A330-200F Pratt & Whitney side profile

Those of you who have been patiently waiting for my long-promised templates of the 737 family should know that it’s going well so far and I am just about ready to start posting them here to the blog. Unfortunately, you also need to know that I’ve got a wickedly short attention span and I start to get restless when I work on one thing for too long. Combine that with the fact that I’ve received three separate requests for the A330-200F over the past few weeks, and I just couldn’t resist digging into it and creating the templates.

This all-cargo version of the Airbus A330-200 has some very interesting differences compared to the passenger version, and of course I didn’t know about any of them until I started doing the research to create these drawings.

The biggest and most obvious difference is the bulge (officially referred to as a “blister fairing”) at the connection point of the front landing gear to the fuselage. This additional piece serves the purpose of raising the nose of the aircraft so that the cargo deck remains level during the loading process. It always struck me as being odd that the A330 had a natural nose-down angle while on the ground, and I’ve never really understood the reasoning for it. I’d love to know the answer, so if there is anybody out there reading this who knows why the A330 was designed that way, please leave a comment and let me know!

A330-200F pratt & whitney blueprint

Technical side profile line drawing of an Airbus A330-200F with Pratt & Whitney engines

The other major difference that I didn’t know about was the fact that General Electric does not supply engines for this freighter version of the A330. Again, this strikes me as being very odd since they do offer the option (and a very good one at that) for the passenger version. What exactly is so different about a freighter which would make an engine supplier drop out completely? I can’t imagine that there would be any type of performance requirements that would be different from an all passenger version to make it a complete game changer, so it really makes me wonder.

Other than that, there aren’t any other major visual differences between the A330-200 and A330-200F (other than the lack of windows and the cargo door of course). I did find it interesting that the cargo loading door is located so close to the main boarding door though. On Boeing aircraft such as the 777 and 747, the cargo door is located in the aft section of the fuselage away from any other holes in the structure. I guess it doesn’t really matter to have major openings in the fuselage so close together, and the fact that I questioned it at all is a pretty good indication of how little I know about aerospace design.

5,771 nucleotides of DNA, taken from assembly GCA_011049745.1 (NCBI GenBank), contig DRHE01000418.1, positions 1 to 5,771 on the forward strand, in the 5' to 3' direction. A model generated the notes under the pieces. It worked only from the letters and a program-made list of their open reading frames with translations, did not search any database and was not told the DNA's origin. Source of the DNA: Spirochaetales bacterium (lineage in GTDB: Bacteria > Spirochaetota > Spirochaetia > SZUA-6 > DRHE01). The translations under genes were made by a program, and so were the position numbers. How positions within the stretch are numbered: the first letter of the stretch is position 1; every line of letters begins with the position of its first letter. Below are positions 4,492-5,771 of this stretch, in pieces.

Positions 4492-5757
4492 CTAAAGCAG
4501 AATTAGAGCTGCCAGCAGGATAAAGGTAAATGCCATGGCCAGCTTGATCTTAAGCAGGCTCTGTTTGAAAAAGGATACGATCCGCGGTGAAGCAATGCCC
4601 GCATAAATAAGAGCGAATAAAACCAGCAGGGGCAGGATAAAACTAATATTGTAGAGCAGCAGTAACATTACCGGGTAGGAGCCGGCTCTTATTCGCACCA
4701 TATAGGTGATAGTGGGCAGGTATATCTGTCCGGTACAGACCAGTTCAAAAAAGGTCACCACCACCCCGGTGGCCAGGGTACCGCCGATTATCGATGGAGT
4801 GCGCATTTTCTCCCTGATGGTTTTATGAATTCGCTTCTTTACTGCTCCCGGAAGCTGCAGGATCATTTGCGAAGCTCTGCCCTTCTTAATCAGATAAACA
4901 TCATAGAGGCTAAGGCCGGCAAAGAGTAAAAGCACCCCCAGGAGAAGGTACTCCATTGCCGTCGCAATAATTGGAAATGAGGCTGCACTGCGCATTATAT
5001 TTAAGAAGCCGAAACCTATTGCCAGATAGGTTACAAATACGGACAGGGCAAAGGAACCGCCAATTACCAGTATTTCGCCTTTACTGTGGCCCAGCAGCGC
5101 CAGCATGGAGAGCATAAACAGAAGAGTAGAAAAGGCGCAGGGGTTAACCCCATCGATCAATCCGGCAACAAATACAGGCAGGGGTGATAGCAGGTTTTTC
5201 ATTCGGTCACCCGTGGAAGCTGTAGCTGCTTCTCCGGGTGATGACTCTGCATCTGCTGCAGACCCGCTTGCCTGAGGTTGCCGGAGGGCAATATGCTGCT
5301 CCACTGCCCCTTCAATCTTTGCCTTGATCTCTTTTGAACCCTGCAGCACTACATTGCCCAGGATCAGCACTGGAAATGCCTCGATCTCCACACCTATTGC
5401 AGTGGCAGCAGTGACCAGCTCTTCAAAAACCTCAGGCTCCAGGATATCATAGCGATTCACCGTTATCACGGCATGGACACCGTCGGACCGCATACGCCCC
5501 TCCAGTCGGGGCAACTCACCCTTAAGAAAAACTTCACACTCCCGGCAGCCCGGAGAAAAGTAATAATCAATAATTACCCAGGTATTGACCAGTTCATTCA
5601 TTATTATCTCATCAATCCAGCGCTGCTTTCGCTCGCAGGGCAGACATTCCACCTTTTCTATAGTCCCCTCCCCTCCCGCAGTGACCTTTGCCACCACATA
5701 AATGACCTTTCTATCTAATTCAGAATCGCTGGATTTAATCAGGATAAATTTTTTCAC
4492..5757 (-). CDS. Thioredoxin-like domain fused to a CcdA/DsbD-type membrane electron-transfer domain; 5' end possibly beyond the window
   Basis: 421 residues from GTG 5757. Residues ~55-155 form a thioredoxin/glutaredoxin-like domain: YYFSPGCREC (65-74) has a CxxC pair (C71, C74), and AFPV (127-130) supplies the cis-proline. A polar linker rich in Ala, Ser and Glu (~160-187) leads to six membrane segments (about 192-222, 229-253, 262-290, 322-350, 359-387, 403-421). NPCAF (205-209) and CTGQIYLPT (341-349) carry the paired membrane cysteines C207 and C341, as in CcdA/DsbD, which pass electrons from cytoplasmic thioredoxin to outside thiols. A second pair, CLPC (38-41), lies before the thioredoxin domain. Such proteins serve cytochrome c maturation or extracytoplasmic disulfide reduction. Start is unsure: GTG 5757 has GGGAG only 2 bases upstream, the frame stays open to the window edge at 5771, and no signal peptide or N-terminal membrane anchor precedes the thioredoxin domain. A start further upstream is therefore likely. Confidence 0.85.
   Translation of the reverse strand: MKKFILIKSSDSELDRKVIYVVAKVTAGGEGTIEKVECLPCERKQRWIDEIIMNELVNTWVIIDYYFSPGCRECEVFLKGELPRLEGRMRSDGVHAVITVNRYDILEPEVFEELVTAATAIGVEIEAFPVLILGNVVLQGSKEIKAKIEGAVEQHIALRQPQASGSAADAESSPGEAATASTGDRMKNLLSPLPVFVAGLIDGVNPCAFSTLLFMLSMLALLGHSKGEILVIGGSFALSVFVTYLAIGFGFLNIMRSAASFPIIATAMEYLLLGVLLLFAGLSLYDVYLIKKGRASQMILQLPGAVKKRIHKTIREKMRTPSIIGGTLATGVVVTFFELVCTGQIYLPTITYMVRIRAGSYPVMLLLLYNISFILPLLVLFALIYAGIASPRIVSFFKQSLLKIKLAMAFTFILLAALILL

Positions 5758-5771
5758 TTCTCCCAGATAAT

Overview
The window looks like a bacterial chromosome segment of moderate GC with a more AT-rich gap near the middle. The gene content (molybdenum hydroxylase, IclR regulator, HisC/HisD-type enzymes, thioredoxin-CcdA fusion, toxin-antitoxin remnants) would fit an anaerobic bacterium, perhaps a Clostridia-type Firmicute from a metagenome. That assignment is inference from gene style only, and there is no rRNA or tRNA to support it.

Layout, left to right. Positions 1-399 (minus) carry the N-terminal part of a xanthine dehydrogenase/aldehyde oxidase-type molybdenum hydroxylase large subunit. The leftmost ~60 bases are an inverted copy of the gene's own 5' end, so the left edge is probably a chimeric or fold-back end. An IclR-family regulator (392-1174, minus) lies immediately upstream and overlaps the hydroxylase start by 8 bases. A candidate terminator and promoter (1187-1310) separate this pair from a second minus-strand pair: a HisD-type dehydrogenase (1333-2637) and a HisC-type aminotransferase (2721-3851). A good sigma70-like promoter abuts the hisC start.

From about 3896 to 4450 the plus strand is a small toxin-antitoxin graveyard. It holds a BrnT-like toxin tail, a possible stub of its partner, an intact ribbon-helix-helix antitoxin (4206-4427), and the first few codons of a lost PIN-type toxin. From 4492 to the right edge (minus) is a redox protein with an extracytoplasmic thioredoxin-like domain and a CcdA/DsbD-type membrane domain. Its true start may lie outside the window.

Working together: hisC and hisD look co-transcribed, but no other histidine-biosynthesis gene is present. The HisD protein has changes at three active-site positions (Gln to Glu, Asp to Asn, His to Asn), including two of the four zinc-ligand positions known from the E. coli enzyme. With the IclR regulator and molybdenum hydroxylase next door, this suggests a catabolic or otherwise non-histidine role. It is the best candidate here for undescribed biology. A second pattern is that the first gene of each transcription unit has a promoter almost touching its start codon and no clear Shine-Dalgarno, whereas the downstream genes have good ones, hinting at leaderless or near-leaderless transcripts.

I can totally imagine all of you rocket scientists out there holding your head in shame as I spew off these ignorant questions (which I’m sure are totally elementary to anyone in the aviation industry). Hey – I just draw these airplanes based on reference material I find on the Internet, and trust me…that’s a good thing. You don’t want this art school graduate anywhere near a calculator or a physics book!

A330-200F with Rolls Royce engines side profile

Here’s the all white A330-200F with Rolls Royce engines

A330-200F rolls royce engines blueprint

…aaand the line drawing with Rolls Royce engines

buy a330-200f source file airliner template

One final point I’d like to make about the A330-200F is the fact that I’m surprised that it hasn’t sold better than it already has. At the time of this writing, there have been 42 firm orders for this cargo variant of the hugely popular A330, which trails far behind competitors such as the 767–300F and the 777F. On paper it seems like it would sell like hotcakes considering that it’s size and performance capabilities are placed squarely in between those two other aircraft, so it’s just another confusing question I have about this bird which remains unanswered.

As always, thanks for your continued support of this ongoing side-profile airliner template project that I’ve been working on for about five years now, and I’m feeling rather proud of what I’ve managed to accomplish so far. Yeah, it seems like I’m moving at a glacially slow pace at times, but these illustrations take a long time to create and most of you know that I’ve been quite busy trying to build a travel blog as well. It’s a lot to juggle! So much to do, and so little time…

And for those of you (still) waiting patiently for my templates of the 737 family, don’t worry – as I said earlier, I’m still working on them and I will begin posting what I’ve got fairly soon (starting with the 737-600). Get yourselves ready – they’re coming!

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4 Comments

  1. Toni

    Please make a prop like dornier or jetstream 41

  2. Norebbo Author

    Hi Toni – the Dornier 328 is one that I’ve been wanting to do for quite some time, so it may not be long now…

  3. Evan

    One purpose of having a natural nose-down angle is that when it is time for the aircraft to rotate, the plane naturally lifts a little bit, indicating to the pilots to pull back more.

  4. Norebbo Author

    Thanks Evan! That’s pretty neat, and it makes perfect sense. I had no idea!

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